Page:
Which Drugs Are Considered Gateway Drugs, And Why?

For some, it starts as a single hit of marijuana or a shot of alcohol at a party. This can then spiral into a vicious cycle of cravings, dependence, and addiction. Experts estimate that 1 in 7 Americans will have a problem with drug or alcohol addiction. So, could experimentation with gateway drugs be to blame for this?

People claim that certain substances open the door to experimenting with harsher drugs. So, what’s the truth behind this, and which drugs pose this risk? Here’s everything you need to know about the dangers of gateway drugs.

What Are Gateway Drugs?

A gateway drug can be any substance that has the potential to lead you to try more potent or even illicit drugs. Many people question, is marijuana a gateway drug? Marijuana, alcohol, and tobacco products all get considered gateway drugs.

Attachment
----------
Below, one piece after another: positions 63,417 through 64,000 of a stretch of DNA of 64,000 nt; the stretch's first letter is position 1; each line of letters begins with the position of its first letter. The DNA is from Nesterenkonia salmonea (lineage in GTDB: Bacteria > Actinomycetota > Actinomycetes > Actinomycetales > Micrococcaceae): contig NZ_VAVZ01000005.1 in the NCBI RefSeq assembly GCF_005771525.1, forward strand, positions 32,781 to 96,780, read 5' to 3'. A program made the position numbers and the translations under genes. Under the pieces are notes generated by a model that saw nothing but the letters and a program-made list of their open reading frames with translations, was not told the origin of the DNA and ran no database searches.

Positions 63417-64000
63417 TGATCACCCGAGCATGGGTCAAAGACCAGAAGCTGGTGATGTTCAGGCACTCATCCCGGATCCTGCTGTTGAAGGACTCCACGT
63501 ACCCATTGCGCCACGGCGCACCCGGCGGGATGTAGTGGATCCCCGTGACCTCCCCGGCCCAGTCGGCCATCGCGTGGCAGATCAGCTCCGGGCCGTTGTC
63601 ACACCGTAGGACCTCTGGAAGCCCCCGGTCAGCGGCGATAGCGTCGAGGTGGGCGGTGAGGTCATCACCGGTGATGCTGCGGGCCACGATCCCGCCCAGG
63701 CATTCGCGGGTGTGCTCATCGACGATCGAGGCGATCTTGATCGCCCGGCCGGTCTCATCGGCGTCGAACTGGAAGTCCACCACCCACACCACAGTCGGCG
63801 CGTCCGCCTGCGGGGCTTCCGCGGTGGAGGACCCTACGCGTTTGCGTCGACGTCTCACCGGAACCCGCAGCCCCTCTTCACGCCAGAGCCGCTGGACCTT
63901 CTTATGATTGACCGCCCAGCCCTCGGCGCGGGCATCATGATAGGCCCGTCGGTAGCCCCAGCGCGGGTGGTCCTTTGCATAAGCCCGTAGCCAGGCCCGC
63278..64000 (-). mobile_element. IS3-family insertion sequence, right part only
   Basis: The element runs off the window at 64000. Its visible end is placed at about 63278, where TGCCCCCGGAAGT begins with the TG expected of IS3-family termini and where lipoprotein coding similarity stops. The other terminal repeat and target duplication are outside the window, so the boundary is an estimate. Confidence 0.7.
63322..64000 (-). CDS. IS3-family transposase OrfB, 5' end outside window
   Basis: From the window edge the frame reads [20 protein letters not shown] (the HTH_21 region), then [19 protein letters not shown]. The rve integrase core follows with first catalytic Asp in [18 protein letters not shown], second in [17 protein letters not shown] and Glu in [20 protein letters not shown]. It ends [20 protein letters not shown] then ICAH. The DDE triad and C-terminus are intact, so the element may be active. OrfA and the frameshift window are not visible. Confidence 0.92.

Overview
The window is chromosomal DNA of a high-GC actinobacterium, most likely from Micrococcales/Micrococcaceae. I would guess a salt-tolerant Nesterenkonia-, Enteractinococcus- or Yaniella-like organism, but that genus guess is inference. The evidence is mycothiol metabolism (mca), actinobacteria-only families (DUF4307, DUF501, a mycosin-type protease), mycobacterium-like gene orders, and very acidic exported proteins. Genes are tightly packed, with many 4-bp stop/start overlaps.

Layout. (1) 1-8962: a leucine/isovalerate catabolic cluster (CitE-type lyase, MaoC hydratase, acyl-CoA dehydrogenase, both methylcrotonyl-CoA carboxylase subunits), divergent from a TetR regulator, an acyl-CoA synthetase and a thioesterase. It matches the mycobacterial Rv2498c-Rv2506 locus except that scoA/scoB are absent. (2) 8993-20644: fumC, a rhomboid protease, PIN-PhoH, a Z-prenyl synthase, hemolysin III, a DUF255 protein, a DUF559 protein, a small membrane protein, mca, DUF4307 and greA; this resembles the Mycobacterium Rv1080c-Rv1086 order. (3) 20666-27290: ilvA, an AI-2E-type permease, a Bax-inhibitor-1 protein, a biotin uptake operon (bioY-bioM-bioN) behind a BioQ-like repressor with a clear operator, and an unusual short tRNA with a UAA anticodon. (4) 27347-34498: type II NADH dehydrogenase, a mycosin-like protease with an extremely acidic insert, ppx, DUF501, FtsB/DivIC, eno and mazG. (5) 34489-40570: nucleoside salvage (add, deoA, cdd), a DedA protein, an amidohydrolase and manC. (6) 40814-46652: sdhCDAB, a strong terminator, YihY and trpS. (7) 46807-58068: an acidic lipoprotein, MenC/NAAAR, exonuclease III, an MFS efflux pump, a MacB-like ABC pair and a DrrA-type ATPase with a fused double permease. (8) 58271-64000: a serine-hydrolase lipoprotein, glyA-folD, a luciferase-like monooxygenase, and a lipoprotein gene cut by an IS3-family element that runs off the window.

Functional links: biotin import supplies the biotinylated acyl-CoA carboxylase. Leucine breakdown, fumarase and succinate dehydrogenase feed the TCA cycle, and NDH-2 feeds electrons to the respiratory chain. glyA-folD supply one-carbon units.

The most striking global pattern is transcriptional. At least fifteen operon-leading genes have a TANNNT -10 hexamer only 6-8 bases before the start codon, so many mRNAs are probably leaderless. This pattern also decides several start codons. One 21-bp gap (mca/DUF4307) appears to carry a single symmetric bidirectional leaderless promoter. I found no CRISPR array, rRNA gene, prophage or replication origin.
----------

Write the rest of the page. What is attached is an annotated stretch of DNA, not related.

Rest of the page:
Prescription pills are also in this group of drugs, with the recent opioid epidemic. This includes medications like hydrocodone, oxycodone, codeine, and morphine. Opioids are also some of the hardest-to-quit drugs once a person starts using them.

These “starter” substances are legal in most states. Yet, there is the exception of marijuana laws in specific locations. This makes it easier for adolescents to get access to these gateway drugs. Teens and adults may use these gateway drugs in a social setting to loosen themselves up. These drugs can also provide a sense of euphoria or a way to numb emotions.

The Slippery Slope Of Gateway Drugs

So, what are gateway drugs, and why are they so dangerous? Gateway drugs are often the first substance that a person tries. Experimenting with these drugs can then lead to addiction.

Certain conditions impact the likelihood of developing an addiction. Environmental and genetic factors can cause a person to experiment with gateway drugs. This includes peer pressure, issues or influences at home, and a history of a family addition.